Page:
“I don’t know much about the Amazon Care story, but there is a broader trend in our industry to replace specialists with GPs, doctors with nurse practitioners, nurse practitioners with registered nurses, and registered nurses with community health workers ,” Jain pointed out. “Unless your clinical DNA is very strong, a lot of organizations make a lot of mistakes, you know, it’s not, it’s not clear where the DNA is going to come from, you know, inside Amazon.”

Maybe that’s why Amazon didn’t stop buying One Medical altogether.It is reported that this is also One of the bidders for Signify Health That’s a $6.6 billion value care company. Dallas-based Signify Health is powering home health services, the next big opportunity in healthcare. Also based at Signify Health is another company called Caravan, which supports responsible care organizations.In fact, Caravan has more than 200 health systems and 100 federally qualified health centers in its client base, with more than 10,000 primary care providers, collectively managing more than 500,000 patients, according to February Medical City News article.

If Amazon succeeds in acquiring Signify Health, it will gain another complex healthcare conundrum, as well as primary care and pharmacy businesses. But acquiring a new company is no guarantee of success.Amazon Pharmacy, which was reportedly created after acquiring PillPack, appears to have much less traction Fundamentally reform the prescription drug market. Still, Amazon is trying to build a continuum of care, with customers dabbing in the middle. Only time will tell if its efforts in healthcare can increase its revenue while also improving patient outcomes and reducing healthcare costs.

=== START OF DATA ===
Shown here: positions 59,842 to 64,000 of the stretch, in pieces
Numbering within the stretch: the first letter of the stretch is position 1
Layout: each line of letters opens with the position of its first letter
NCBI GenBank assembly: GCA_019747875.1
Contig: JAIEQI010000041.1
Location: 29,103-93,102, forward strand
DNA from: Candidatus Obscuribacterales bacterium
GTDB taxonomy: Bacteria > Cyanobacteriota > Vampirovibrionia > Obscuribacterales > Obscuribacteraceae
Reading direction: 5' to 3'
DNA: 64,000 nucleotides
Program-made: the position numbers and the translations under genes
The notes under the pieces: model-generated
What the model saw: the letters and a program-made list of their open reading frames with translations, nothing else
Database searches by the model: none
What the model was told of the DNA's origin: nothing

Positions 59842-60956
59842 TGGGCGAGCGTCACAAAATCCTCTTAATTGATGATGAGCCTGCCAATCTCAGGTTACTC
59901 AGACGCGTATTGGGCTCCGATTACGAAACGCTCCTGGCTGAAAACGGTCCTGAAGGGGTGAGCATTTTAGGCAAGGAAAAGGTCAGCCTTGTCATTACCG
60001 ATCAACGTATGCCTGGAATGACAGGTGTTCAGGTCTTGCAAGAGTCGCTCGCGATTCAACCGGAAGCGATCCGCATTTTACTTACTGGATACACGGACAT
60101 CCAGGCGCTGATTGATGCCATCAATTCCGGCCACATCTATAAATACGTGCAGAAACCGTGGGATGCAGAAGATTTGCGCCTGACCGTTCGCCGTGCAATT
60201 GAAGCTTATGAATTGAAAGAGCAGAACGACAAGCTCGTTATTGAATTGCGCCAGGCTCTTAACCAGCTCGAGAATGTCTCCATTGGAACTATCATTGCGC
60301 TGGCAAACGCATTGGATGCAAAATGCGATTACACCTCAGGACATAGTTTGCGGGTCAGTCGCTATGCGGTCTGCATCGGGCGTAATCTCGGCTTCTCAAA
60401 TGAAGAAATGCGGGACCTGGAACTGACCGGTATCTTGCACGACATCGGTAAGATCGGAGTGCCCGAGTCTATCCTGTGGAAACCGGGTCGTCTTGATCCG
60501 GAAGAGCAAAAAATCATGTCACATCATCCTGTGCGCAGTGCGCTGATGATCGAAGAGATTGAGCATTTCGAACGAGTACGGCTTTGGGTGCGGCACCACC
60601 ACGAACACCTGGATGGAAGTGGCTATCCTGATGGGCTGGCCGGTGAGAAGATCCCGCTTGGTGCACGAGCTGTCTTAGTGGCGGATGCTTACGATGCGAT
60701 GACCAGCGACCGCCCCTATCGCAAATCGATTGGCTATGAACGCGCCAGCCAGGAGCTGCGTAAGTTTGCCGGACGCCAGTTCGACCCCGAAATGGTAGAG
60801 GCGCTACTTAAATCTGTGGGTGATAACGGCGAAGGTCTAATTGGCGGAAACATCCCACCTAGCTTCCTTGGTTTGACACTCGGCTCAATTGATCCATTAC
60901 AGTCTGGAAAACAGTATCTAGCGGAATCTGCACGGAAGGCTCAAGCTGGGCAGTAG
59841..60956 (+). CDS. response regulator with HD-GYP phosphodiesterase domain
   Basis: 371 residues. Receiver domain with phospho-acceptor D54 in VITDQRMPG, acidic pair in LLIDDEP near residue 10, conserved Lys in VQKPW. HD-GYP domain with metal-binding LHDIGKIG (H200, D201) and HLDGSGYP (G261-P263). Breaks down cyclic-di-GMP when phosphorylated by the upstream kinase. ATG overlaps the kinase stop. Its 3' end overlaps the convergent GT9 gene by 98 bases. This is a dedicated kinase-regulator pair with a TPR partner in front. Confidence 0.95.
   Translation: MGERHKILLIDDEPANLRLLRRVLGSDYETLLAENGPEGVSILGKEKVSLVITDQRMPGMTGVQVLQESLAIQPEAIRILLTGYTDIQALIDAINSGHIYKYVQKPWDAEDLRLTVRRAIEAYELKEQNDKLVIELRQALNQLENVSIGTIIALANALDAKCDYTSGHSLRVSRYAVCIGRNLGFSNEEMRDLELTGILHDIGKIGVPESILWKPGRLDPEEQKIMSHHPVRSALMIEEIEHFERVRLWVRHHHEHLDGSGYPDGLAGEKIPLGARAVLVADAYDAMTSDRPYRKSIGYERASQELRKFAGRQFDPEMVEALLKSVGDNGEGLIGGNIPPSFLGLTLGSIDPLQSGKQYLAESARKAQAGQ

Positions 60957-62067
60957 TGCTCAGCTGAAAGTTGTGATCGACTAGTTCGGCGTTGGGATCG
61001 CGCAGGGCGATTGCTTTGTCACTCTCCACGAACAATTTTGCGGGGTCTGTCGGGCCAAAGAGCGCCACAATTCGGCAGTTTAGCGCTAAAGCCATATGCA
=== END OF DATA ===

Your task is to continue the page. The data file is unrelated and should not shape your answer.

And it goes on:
“Building a continuum is easier in press releases than in real life,” Jain declared. “I think the question is, how do you actually make one plus one equal three?

Publicizing corporate efforts through breathless press releases is in the DNA of all businesses, and Amazon is no exception. But given the two major failures, Amazon’s marketers should perhaps rethink their messaging.

about to close Amazon Care’s LinkedIn Page Unabashedly declares that the business is “making health care easy for all.”

Healthcare has no easy buttons. period.

[Editor’s Note: Author owns stock in Amazon]

Photo: DragonImages, Getty Images